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  • Writer's pictureBenjamin Schilaty

My Only Hope


Last Wednesday I was nominated for a position in SLATSA, my program’s student association.  I don’t know who nominated me or why, but it was a flattering surprise.  The position mostly involved fundraising and writing grant proposal which not only do I have zero experience in, but they don’t seem very fun either.  I emailed the SLATSA president and told him that I didn’t think I was the ideal candidate due to my lack of experience, but he told me to accept the nomination anyway.  So I did, but mostly because I don’t have a job and I need some way to support Thai food eating habit. 


Now that I was nominated I just had to win the election to get the position.  On Thursday I got the same email that everyone in my program received telling us how to vote.  The voting process involved six steps (including making a login name and password) and I wasn’t feeling up to the complicated voting procedure at the time so I put the email in my procrastination file (that means that I starred it for later). 


On Friday mornings I have a three hour long class with all the first years in my program.  We have a break in the middle of class that usually involves cookies.  As soon as the break started I stood up and exclaimed, “I love cookies so much!” as I walked to the cookie table.  While chomping down on my second or third cookie Hope walked up to me and said, “So I guess this is where we both wish each other luck on the election.”  I said, “Oh, you’re running, too?”  (I would have figured that out if I had already voted).  We chatted briefly about the position and it turns out that she didn’t feel super-qualified for it either. 


One of my friends in the class overheard my conversation with Hope and asked me why I was applying for the position.  I said, “I just need a way to earn some money,” to which he replied, “You do realize that it isn’t a paid job?”  No, actually, I hadn’t realized that.  You see, there was a different position on a different student council that was paid and I had gotten the two mixed up and had somehow agreed to do something that I didn’t want to do for free (and I wasn’t really that thrilled to do it for $12 an hour either).  I allowed myself to briefly feel like an idiot.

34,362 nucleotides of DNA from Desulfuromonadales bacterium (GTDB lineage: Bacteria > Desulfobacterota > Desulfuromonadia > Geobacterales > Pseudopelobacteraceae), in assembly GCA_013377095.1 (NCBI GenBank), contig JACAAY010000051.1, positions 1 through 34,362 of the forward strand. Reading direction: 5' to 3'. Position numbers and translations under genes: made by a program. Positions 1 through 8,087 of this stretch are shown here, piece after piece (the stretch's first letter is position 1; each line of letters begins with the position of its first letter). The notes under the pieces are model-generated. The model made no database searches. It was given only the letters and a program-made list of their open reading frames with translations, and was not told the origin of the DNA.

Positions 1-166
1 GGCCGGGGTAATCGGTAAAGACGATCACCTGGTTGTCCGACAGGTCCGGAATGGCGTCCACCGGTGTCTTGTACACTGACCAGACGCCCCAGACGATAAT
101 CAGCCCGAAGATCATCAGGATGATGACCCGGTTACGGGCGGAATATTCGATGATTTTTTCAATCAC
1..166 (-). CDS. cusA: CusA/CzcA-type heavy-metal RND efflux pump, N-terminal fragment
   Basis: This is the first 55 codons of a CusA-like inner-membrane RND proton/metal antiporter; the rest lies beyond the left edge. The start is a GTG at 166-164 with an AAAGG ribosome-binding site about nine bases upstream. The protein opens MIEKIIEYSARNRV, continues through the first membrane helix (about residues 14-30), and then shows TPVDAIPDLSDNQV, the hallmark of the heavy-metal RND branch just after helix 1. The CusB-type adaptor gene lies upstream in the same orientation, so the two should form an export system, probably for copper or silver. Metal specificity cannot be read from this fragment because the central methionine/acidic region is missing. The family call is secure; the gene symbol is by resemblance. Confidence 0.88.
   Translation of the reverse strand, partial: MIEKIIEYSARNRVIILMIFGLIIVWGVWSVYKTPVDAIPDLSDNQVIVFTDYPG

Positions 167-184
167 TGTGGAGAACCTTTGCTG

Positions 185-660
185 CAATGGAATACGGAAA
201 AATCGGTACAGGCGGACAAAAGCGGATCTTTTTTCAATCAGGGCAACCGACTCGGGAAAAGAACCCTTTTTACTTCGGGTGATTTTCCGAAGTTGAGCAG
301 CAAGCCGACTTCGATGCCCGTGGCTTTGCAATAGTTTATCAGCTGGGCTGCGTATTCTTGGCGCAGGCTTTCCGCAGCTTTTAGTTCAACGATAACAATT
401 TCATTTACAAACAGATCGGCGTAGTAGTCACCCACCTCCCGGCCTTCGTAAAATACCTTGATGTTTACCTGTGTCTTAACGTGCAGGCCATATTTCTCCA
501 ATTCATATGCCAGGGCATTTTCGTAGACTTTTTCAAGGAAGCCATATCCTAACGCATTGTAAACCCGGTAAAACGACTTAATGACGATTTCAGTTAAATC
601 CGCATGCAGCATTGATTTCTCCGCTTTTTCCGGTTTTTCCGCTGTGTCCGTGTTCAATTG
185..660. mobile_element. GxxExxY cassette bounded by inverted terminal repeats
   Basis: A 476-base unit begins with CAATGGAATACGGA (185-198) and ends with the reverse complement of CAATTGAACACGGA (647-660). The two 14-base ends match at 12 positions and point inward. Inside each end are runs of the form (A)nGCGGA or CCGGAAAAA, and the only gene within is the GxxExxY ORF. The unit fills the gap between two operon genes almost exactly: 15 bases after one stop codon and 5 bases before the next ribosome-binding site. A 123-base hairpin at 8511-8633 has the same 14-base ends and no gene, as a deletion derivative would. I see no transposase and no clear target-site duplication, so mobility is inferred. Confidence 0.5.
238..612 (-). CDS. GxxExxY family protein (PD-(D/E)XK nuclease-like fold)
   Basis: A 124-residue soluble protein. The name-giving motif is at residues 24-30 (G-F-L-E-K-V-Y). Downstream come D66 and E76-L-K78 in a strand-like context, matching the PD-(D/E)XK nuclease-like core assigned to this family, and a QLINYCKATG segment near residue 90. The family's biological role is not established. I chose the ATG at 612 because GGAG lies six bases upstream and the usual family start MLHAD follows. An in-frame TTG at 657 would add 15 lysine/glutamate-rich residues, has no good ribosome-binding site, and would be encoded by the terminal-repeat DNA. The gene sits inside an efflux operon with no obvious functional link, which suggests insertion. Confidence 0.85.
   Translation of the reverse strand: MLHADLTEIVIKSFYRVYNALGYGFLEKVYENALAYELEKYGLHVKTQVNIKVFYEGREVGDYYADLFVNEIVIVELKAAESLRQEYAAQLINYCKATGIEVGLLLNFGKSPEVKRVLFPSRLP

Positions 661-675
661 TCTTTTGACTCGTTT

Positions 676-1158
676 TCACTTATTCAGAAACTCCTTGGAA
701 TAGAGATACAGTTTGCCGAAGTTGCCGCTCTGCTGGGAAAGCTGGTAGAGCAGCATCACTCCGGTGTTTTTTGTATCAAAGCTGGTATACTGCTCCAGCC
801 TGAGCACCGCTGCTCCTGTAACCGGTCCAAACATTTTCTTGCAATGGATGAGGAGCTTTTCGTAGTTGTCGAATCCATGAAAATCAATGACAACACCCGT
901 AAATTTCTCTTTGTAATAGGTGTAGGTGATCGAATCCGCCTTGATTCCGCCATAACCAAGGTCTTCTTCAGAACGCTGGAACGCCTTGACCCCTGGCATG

Newly infused with the power of three cookies and worried that I might have to do extra work for free, I came up with a plan to not win the election.  In all honesty, I probably didn’t need a plan because Hope is a phenomenal student and well liked by everyone and probably would have won anyway, but I came up with a plan nonetheless.  Hope was now my only hope of getting out of doing more work for zero dollars.  Our program isn’t super-big and considering the cumbersome voting process I assumed that few people would vote.  This meant that not winning would be easy.  Instead of giving my full attention to the lecture I took a few minutes to vote for Hope and then emailed Josh and told him to vote for Hope, too, which he did.  I assumed (and hoped) that those two votes would be enough to lose.  Later that night I received the following the email: “CONGRATULATIONS to HOPE for winning the position and thank you all for your support and participation." I was relieved, very relieved.  And plus, Hope will do a great job and it will look great on her resume and I can spend more time watching House Hunters International.  There was Hope for me.  Indeed, there is Hope for us all.  

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